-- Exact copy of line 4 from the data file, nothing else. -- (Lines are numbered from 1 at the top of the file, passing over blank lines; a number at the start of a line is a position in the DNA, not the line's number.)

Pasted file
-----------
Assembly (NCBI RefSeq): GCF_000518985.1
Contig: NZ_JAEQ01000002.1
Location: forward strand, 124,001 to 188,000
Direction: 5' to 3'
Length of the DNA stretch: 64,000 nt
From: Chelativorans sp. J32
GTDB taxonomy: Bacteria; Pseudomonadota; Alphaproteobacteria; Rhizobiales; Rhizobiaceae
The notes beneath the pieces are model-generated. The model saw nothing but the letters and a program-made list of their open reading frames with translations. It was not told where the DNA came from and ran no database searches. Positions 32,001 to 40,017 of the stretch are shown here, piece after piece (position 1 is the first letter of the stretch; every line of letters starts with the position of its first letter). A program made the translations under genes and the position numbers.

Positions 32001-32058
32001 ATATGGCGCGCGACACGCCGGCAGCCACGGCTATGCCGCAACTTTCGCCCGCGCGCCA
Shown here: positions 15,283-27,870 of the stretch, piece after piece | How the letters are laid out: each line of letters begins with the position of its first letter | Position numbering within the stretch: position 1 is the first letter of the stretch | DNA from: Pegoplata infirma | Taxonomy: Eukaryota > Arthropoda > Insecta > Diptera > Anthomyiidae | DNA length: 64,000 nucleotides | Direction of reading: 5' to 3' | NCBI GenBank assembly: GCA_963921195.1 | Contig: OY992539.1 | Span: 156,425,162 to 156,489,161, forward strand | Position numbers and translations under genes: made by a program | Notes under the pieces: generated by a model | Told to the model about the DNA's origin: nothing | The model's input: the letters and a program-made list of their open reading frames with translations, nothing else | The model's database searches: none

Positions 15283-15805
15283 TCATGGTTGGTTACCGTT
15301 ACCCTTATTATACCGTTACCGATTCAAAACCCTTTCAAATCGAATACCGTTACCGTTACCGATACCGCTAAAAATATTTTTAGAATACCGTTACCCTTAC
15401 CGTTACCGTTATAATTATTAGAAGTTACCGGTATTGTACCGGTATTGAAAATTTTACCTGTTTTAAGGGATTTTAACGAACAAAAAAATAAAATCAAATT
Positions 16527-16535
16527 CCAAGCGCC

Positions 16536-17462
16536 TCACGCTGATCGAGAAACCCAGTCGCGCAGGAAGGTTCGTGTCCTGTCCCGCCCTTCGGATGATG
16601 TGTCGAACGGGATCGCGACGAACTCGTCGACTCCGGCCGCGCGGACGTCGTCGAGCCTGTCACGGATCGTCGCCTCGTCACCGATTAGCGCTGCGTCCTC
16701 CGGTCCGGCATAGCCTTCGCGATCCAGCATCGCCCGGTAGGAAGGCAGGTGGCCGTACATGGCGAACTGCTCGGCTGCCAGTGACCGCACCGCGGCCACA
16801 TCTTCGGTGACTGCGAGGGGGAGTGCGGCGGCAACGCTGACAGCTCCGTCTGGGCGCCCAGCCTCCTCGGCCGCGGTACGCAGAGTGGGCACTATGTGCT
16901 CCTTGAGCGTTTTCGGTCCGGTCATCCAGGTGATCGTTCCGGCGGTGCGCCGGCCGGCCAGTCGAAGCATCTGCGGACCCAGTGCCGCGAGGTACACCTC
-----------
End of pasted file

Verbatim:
Direction: 5' to 3'